I hope you don’t mind exploring one more astronomical illusion before moving on to other topics. This one has to do with distance. Look at the recently released photo of Saturn’s moons Dione (die-OH-nee) (top) and Enceladus (en-SELL-uh-duss). It’s tempting to think that Dione is the closer, but it only appears that way because it’s more than twice as large as Enceladus – 698 miles vs. 313 miles. Enceladus, with its bright, reflective, icy surface was closer to the spacecraft when the picture was taken.
If you weren’t familiar with the surface features of these two moons and just happened to drop by for a look, you’d be hard pressed to tell which is closer. We rely on our stereoscopic vision and other visual cues to see the world in 3-D. At best, stereo vision is good out to about a mile and a half. Beyond that, it becomes very difficult to estimate distance without other cues.
The space environment, which has no atmosphere or haze to dim or soften the outline of a more distant object, is unfamiliar territory to Earthlings. The Apollo astronauts had a difficult time telling distance on the airless moon for the same reason. With neither atmosphere nor familiar objects to mark distance and size, far away craters and boulders looked closer than they really were.Â Another factor at play may be small mineral crystals and proteins that shift about on hairs in our inner ear. Gravity and other forces affect these tiny granules allowing us to sense gravitational pull and acceleration. It’s possible that in the moon’s lesser gravity, we lose our internal gyroscope, contributing to our inability accurately gauge distance and size.
The sky’s greatest illusion is its two-dimensional appearance. The stars are all so far away that we simply cannot sense which are closer than others. As with Dione and Enceladus, we might be tempted to think that the brighter ones are closer. In many cases we’d be correct. One of the main reasons Vega in the Summer Triangle is so bright is because it’s a mere 25 light years away. Compare that to the fainter set of stars that comprise the outline of the Big Dipper. Most of those are at least three times as far. On the other hand, Barnard’s Star, only visible in a good pair of binoculars, is 2 1/2 light years closer to us than Sirius, the brightest star in the sky! Some stars are intrinsically brilliant but dulled by distance. Others, like Sirius, are fairly ordinary but appear brilliant because they’re nearby. A candle on your nightstand casts a bright light, but would be hard to recognize a mile away.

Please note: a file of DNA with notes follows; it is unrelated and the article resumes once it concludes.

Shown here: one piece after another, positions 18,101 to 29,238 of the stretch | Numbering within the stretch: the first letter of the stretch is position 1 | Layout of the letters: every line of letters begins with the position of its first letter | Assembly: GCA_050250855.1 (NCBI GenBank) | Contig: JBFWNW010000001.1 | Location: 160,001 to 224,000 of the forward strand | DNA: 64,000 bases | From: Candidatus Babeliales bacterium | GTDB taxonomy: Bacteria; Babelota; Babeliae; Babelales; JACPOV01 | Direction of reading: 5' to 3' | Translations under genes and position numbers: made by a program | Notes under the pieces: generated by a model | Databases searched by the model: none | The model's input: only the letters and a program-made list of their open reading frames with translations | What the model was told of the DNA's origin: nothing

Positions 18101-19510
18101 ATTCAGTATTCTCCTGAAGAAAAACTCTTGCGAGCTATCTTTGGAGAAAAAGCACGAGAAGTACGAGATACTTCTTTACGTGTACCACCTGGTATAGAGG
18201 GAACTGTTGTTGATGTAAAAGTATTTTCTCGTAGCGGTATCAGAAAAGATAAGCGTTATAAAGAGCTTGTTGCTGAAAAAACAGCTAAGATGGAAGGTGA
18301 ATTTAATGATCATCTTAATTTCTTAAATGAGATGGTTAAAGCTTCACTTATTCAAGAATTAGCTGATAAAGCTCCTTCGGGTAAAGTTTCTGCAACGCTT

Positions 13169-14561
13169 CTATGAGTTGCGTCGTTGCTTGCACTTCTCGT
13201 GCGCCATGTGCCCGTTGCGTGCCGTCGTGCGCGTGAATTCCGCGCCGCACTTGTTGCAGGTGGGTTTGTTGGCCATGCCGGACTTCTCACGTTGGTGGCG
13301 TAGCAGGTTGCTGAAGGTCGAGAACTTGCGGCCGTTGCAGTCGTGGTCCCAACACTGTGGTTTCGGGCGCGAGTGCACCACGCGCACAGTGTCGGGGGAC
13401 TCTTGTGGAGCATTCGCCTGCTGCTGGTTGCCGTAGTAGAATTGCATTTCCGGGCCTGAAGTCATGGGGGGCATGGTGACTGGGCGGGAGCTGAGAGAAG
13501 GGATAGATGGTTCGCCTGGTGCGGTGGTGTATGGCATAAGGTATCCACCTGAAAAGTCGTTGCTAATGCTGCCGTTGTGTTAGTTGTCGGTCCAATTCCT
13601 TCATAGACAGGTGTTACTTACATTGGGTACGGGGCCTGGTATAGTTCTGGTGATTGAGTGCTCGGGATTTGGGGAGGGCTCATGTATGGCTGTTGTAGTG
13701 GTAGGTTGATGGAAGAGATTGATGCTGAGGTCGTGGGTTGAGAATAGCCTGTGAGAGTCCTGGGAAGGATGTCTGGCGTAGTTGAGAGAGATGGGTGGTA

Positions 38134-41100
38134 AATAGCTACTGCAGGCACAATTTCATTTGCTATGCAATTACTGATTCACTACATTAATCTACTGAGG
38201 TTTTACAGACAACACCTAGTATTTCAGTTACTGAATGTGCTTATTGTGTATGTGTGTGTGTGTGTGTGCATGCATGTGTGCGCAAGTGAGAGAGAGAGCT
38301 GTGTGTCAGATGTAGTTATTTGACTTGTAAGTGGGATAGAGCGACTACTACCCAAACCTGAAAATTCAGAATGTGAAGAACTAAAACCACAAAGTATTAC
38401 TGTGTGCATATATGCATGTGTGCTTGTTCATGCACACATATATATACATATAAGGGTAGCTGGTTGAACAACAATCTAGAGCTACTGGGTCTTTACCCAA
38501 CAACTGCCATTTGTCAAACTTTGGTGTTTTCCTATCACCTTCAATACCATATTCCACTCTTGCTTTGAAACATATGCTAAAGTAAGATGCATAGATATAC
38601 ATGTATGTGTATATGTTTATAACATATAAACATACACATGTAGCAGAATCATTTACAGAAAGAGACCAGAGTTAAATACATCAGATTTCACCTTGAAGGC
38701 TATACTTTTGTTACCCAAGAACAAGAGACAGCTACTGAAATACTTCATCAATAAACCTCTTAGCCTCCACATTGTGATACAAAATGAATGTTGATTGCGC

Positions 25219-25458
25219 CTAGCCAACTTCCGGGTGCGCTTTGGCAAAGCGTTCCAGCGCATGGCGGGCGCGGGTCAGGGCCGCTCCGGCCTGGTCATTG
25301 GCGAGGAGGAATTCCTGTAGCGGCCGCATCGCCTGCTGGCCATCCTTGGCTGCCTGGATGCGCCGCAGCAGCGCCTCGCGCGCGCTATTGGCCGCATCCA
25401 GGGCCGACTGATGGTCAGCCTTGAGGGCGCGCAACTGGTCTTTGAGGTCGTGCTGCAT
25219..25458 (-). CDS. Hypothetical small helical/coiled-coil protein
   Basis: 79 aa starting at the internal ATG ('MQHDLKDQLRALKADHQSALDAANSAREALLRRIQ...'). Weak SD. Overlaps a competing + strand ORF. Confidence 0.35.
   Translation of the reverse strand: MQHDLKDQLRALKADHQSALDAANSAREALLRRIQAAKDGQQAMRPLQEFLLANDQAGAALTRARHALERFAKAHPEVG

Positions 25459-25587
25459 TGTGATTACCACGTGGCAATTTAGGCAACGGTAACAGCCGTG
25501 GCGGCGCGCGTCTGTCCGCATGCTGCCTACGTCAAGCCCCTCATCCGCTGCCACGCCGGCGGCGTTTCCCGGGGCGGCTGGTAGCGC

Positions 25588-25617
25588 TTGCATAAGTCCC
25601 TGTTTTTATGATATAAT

As humans, we hate being fenced in. To combat our ignorance of distance, we use the length of Earth’s orbit and trigonometry – called the trigonometric parallax method – to get hard data on stellar distances out to around 300 light years. Beyond that, the astronomer’s tool bag is jam packed with yardsticks like variable stars, supernovas and the expansion of the universe itself which are put to good use to measure the incomprehensible vastness of space. I encourage you to visit the ABC’s of Distances website to appreciate the variety of methods devised to open up our perspective on both size and distance.
The stereo map of Orion was created using well known distances to the constellation’s brightest stars. That information was then converted into a stereo view of the constellation to simulate what it might look like if we could see it in 3-D. Sit back about a foot from your computer screen, relax and cross your eyes. The black dots at top will help. When you merge them to form a single dot in the middle of the panes, Orion should appear in stereo. Give yourself some time. The longer you look, the better your brain will interpret the stereo effect. Although the map has a few inaccuracies, it gives you a great feel for the “depth” of the sky.
Our final look into the abyss of space includes this photo of the magnificent barred spiral galaxy NGC 1300 located some 70 million light years away in the winter constellation of Eridanus (err-RID-uh-nuss) the River. Scattered about the image are what appear to be at least a dozen “mini galaxies”. By now, you’ve probably guessed they’re anything but. Each is its own galaxy just as spectacular as NGC 1300 but diminished by distance to bit players around the mighty NGC 1300. These “little ones” are probably hundreds of millions of light years away.
The step-by-step, century-by-century solving of the cosmic distance riddle has bequeathed us a universe that is vast beyond imagination. The sky is deep, friends. Do drop in sometime.